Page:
Delhi Education Board: Why Delhi Education Board is the Next Step in the Delhi Model

In an exclusive play for TOI, Chief Minister Arvind Kejriwal explains how his government wants to end rote learning to make students good human beings and help them fend for themselves The Delhi government’s decision to form the Delhi Board of School Education will impact not only in the capital but also on the education system across the country. In India, each state has its own review committee, but our intention is not to have one for Delhi in the same spirit. Delhi’s board will not be just another review board.

The most important question then is: why do we need to set up a Delhi education council now and what do we want to accomplish with this council?

Over the past six years, our country has experienced a revolutionary transformation in Delhi’s education system. Our government began with important steps leading to revolutionary changes. We have allocated around 25% of Delhi’s budget each year to education.


What was the result?

We have built impressive school buildings and classrooms with world class facilities. The inferiority complex that the previous school infrastructure offered to students, parents and teachers has been replaced by high self-esteem. In a way, public schools have acquired a whole new identity.

The next big reform was about exposing teachers and principals to world-renowned best practices. We sent them to Cambridge, Singapore, Finland, USA, IIM Lucknow and IIM Ahmedabad. Not only that, children who study in our public schools also had the opportunity to participate in the Olympics and won medals.

Our third major step was to make the directors of public schools more accountable. Previously, in each school, the direction of education interfered in the least of the questions related to the installations in the schools. We have improved the power of principals to spend up to Rs 50,000 without asking for any approval for whatever they need for their students.

The fourth major initiative was the introduction of several teaching-learning reforms. We realized that most children who studied in public schools could not even read or solve basic math problems. To overcome this, we have introduced programs like Chunauti and Mission Buniyaad. We launched the Happiness Program in our schools, which has dramatically improved students’ interpersonal relationships. We have also introduced the Entrepreneurship Curriculum to help make our children job creators rather than job seekers.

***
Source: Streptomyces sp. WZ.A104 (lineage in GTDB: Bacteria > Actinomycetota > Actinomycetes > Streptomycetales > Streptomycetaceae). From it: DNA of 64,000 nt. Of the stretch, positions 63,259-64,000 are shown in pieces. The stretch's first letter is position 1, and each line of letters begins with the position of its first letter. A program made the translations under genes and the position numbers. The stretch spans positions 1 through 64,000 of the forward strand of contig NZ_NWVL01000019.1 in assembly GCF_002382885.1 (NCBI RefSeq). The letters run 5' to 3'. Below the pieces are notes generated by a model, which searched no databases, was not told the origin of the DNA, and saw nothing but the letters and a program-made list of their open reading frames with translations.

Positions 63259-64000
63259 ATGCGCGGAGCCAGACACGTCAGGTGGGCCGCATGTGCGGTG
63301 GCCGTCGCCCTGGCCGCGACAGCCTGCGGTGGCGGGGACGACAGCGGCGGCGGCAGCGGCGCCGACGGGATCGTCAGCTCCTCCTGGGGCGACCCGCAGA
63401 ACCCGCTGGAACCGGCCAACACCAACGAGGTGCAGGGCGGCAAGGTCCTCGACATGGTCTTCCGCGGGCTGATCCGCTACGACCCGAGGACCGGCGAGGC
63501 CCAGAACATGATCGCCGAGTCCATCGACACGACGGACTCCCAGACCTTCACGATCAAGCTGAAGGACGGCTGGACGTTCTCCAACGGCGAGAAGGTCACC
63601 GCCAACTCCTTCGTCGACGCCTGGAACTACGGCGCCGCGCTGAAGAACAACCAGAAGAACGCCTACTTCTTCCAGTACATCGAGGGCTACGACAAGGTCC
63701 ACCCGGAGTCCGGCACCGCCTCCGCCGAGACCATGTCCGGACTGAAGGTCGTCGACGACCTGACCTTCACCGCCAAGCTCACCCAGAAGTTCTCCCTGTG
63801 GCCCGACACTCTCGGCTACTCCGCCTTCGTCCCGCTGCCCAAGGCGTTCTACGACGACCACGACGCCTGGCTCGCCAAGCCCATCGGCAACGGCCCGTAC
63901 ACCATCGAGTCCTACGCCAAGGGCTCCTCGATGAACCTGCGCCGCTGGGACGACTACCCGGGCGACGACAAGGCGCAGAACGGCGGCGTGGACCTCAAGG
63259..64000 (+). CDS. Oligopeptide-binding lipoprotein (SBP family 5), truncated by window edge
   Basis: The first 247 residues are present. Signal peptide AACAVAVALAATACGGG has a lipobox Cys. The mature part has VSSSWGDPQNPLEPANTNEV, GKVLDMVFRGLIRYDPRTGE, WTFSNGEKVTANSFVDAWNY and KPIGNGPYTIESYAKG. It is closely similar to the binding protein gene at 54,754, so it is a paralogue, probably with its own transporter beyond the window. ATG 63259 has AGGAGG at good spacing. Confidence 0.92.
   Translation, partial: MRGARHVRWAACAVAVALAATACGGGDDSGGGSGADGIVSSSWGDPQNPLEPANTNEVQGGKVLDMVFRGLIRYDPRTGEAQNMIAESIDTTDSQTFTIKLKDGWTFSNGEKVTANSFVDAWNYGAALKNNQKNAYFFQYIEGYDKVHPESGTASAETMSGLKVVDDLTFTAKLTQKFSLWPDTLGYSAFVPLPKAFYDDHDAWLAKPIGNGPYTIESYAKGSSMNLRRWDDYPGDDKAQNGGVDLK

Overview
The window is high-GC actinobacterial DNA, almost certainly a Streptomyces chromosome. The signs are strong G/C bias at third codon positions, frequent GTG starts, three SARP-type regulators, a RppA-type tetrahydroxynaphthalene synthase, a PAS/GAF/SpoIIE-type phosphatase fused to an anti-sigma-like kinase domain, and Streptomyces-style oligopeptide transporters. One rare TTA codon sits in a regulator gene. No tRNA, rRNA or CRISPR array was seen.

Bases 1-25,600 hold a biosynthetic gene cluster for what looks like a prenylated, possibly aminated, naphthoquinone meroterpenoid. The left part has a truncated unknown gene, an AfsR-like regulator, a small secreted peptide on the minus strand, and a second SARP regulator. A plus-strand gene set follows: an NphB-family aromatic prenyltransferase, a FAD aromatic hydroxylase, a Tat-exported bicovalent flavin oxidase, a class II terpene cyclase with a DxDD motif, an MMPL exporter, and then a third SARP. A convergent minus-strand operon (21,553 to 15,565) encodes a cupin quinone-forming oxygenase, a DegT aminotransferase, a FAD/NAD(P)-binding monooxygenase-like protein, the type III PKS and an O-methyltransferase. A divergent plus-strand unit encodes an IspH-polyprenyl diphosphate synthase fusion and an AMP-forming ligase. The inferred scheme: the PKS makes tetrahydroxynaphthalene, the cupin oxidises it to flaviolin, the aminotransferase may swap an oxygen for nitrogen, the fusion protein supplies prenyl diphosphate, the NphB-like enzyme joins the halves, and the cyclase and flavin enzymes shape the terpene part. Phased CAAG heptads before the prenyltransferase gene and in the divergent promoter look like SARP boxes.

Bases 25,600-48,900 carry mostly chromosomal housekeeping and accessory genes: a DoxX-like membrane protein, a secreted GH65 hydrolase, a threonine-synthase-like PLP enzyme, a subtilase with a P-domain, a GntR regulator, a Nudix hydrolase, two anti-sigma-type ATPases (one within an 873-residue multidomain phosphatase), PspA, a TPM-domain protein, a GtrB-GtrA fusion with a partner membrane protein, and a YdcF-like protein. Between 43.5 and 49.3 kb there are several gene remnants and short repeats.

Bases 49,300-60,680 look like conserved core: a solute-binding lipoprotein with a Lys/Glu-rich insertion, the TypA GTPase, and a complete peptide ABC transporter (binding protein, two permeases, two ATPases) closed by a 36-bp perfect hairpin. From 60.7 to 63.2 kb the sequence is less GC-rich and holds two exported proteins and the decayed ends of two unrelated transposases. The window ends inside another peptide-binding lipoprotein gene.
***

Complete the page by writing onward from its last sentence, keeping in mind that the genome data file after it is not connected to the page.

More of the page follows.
We believe the time has come to take the next important step. With the times ahead and to be among the best in the world, we need to decide what to teach our children, how to teach them, and how to assess learning Through efforts like these, public school results of Delhi have improved dramatically 98%, which is still more than that of private schools. Our students are qualified for JEE and NEET and are admitted to reputable engineering and medical schools and renowned universities. Previously, parents who did not want to send their children to public schools now send them with pride. It also allowed public school students to gain the necessary self-confidence.

We have three goals for our children that we seek to achieve through education

First, we must prepare children to become a real deshbhakt. Upon graduation from school, they should be ready to take responsibility for moving India forward in all fields, be it science, technology, business, politics or social change.

Second, our children must become good human beings. They should not discriminate against their fellow citizens on the basis of their religion, caste, gender or economic status. They should be able to practice equality and live selflessly for their families on the one hand and for society on the other.

Finally, the biggest problem in our country is that, despite high diplomas, young people are unable to find a job. If our young people are sitting at home, unemployed, what good is such education? Therefore, education must enable them to fend for themselves.

Unfortunately, our education system continues to promote rote learning. This means memorizing the lessons and writing them down in a three-hour exam held at the end of each year. We need to change this system because the three educational goals that we seek for every child cannot be achieved by rote learning alone. A full year of a child’s hard work cannot be assessed at the end of the year in a three hour exam.

Therefore, Delhi Board of Directors will adopt the approach of continuous assessment of children’s learning using advanced technology. It will work with reputable national and international institutions to introduce a more efficient and contemporary assessment process. We believe that every child is unique. Thus, the role of the council would be to identify this uniqueness so that it can be maintained by the school.

We have always believed that all of the country’s problems can be solved if we simply improve the education system. Our trip over the past six years to Delhi has been a monumental one and I firmly believe that the formation of this council is the next transformative step through which the educational landscape of the country will change. We sincerely hope and believe that after completing their studies, our children will be ready not only to take care of their families, but also to become good, conscientious human beings who will move the country forward.

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